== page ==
Albert Burns grew up in Oakland, California, and it was there that he first discovered motorcycles. The young Burns hung out at the local Pope motorcycle dealership, and was hired as a shop helper when he was 12. Later he was allowed to run messages for the shop and occasionally borrowed a machine to ride on his own time.
Burns's first professional motorcycle race was in Sacramento on May 4, 1913. He finished fourth. Burns improved his racing skills through the summer of 1913 on the tracks of Northern California. The other racers didn't like being upstaged by a 15-year-old riding inferior equipment, and for a time Burns was prevented from competing, but by the end of the season, Burns earned his first victory in San Jose.
On July 4, 1915, Burns won three events at Pleasanton, California, including a 100-mile race.
Burns was noted for his toughness. In a Marysville, California race, Burns suffered a hard fall, but managed to put his machine back together in time for the next race and won the five-mile final. Later it was found that he had ridden with a fractured collarbone and broken shoulder.
After a temporary halt to his career due to World War I, early in 1919, Burns won one of the first major West Coast races after the war in Fresno, California. In June of that year, the 20-year-old Burns signed his first factory contract, with Harley-Davidson.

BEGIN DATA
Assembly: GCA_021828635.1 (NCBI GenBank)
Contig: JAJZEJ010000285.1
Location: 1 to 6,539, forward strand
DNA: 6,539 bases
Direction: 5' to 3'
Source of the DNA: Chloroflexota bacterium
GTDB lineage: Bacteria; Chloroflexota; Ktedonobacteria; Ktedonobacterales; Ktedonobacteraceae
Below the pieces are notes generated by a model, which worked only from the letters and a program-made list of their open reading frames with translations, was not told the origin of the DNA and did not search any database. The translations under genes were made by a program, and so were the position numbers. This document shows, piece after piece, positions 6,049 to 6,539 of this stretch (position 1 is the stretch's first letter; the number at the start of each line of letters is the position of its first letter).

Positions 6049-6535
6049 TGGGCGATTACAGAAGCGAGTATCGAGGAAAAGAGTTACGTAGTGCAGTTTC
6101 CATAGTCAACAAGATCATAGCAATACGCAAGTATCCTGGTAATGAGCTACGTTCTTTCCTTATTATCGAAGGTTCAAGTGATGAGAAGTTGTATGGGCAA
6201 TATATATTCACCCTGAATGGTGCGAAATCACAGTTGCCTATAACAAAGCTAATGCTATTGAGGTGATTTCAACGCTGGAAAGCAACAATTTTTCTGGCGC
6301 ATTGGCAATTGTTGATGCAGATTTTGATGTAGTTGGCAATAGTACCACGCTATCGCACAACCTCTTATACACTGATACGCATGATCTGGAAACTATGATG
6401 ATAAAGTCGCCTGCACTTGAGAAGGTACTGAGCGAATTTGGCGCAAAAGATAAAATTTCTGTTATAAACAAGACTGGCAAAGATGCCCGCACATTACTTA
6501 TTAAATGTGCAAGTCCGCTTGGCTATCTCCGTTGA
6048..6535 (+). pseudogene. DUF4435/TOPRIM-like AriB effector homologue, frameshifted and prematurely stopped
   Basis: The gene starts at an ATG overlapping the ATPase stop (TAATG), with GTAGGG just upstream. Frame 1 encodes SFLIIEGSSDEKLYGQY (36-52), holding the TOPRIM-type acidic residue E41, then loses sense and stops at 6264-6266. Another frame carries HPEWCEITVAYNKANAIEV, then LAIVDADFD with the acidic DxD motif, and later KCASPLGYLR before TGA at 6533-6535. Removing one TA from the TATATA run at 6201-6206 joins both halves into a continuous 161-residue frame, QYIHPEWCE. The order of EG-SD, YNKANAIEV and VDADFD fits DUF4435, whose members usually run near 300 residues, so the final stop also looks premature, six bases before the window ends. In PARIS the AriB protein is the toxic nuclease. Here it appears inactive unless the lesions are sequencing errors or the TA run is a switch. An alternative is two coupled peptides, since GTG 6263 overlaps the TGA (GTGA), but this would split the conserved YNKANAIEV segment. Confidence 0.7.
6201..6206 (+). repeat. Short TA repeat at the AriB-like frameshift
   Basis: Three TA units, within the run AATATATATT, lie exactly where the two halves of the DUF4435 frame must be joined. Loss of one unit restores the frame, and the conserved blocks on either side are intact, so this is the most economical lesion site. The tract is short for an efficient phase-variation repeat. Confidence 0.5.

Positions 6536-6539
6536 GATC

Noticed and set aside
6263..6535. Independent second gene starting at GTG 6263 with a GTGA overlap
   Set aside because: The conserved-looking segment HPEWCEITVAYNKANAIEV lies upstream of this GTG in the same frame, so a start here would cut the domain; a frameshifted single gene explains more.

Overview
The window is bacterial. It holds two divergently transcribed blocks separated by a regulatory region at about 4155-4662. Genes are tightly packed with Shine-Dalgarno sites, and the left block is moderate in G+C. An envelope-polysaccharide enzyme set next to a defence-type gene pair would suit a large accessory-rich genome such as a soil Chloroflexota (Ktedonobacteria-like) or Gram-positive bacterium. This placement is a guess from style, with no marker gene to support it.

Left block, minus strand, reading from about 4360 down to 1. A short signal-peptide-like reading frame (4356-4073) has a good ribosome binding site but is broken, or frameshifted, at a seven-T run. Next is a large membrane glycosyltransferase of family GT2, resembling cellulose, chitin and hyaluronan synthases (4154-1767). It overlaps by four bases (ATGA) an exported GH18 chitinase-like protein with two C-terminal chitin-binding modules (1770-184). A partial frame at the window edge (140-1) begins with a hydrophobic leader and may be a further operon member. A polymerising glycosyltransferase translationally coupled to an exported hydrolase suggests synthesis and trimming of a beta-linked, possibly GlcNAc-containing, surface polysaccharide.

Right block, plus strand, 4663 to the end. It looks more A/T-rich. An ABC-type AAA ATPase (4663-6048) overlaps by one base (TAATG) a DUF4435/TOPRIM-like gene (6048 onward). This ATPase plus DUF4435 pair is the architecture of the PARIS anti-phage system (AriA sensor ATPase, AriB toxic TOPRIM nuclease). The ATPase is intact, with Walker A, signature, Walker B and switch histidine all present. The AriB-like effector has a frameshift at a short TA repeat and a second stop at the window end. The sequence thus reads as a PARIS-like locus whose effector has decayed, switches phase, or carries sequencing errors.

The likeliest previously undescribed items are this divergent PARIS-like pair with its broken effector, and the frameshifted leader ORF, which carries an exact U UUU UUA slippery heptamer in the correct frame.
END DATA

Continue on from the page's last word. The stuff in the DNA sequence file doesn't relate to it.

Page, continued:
Now able to race outside his native California, Burns won a five-mile solo race as well as a sidecar event on July 4, 1919 in Baltimore, Maryland. Burns won many races throughout the Midwest that summer, and earned the 100-mile national championship by edging out Ralph Hepburn by inches in the final major race of the 1919 season on the board track at Sheepshead Bay, New York.
Burns signed with Indian for the 1920 season, an unusual act due to the intense rivalry between the two manufacturers. Burns had felt overshadowed by the more established racers at Harley-Davidson, and Indian had promised him the best equipment. Burns also clashed with Otto Walker, the Harley-Davidson team captain.
Burns delivered for Indian immediately, winning the first national title of the 1920 season in the 25-mile national at Ascot Park in Los Angeles. Mechanical failures plagued Burns throughout the 1920 season, preventing him from expected victories in the national races at Dodge City, Kansas, and Marion, Indiana. Burns did win the five-mile solo championship race in Denver in September of that year.
In his first race of the 1921 season, Burns achieved a remarkable win on the new 1.25-mile board track in Beverly Hills, California, after sustaining heavy injuries. Burns won the first race of the day, but crashed in the next race, severely injuring his hands and arms with large splinters from the wood track. Burns returned for the last race of the day, riding a borrowed machine and with his arms completely bandaged. Burns rode mid-pack through most of the race, but on the last lap he went high on the final turn and sped down the steep banking to win the race.
Burns died in a racing accident on August 14, 1921 in Toledo, Ohio. Burns ran into the back of Ray Weishaar's bike while coming out of a turn and crashed into the railing. He later died of massive head injuries. Burns's fiancée, Genevieve Moritz, had come to Toledo to deliver a birthday gift and witnessed the fatal accident.